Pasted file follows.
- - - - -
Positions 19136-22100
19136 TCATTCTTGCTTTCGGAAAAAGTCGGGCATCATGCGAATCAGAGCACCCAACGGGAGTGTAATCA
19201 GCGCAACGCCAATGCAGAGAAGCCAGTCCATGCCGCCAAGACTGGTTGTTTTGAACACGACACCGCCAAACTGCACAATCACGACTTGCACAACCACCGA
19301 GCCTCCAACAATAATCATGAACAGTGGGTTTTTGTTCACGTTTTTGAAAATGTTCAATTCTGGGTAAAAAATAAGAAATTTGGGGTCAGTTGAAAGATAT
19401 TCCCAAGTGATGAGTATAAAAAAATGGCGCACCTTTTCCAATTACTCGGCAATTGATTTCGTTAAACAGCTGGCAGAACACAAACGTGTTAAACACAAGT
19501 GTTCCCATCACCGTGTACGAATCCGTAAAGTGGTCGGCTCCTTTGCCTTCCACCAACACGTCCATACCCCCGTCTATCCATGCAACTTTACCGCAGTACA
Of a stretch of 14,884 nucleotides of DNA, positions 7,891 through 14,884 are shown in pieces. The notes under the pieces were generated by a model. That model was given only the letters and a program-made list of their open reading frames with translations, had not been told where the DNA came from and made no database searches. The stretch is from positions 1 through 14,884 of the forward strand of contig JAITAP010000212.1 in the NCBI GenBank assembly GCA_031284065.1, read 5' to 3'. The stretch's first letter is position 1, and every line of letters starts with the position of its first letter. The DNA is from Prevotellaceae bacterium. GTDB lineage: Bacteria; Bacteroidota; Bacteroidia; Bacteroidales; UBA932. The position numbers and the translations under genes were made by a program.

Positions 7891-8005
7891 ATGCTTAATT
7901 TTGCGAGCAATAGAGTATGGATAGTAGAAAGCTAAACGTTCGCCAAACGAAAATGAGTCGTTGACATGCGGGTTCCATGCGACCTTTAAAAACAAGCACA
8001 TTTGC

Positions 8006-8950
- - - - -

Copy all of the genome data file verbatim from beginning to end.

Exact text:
Positions 19136-22100
19136 TCATTCTTGCTTTCGGAAAAAGTCGGGCATCATGCGAATCAGAGCACCCAACGGGAGTGTAATCA
19201 GCGCAACGCCAATGCAGAGAAGCCAGTCCATGCCGCCAAGACTGGTTGTTTTGAACACGACACCGCCAAACTGCACAATCACGACTTGCACAACCACCGA
19301 GCCTCCAACAATAATCATGAACAGTGGGTTTTTGTTCACGTTTTTGAAAATGTTCAATTCTGGGTAAAAAATAAGAAATTTGGGGTCAGTTGAAAGATAT
19401 TCCCAAGTGATGAGTATAAAAAAATGGCGCACCTTTTCCAATTACTCGGCAATTGATTTCGTTAAACAGCTGGCAGAACACAAACGTGTTAAACACAAGT
19501 GTTCCCATCACCGTGTACGAATCCGTAAAGTGGTCGGCTCCTTTGCCTTCCACCAACACGTCCATACCCCCGTCTATCCATGCAACTTTACCGCAGTACA
Of a stretch of 14,884 nucleotides of DNA, positions 7,891 through 14,884 are shown in pieces. The notes under the pieces were generated by a model. That model was given only the letters and a program-made list of their open reading frames with translations, had not been told where the DNA came from and made no database searches. The stretch is from positions 1 through 14,884 of the forward strand of contig JAITAP010000212.1 in the NCBI GenBank assembly GCA_031284065.1, read 5' to 3'. The stretch's first letter is position 1, and every line of letters starts with the position of its first letter. The DNA is from Prevotellaceae bacterium. GTDB lineage: Bacteria; Bacteroidota; Bacteroidia; Bacteroidales; UBA932. The position numbers and the translations under genes were made by a program.

Positions 7891-8005
7891 ATGCTTAATT
7901 TTGCGAGCAATAGAGTATGGATAGTAGAAAGCTAAACGTTCGCCAAACGAAAATGAGTCGTTGACATGCGGGTTCCATGCGACCTTTAAAAACAAGCACA
8001 TTTGC

Positions 8006-8950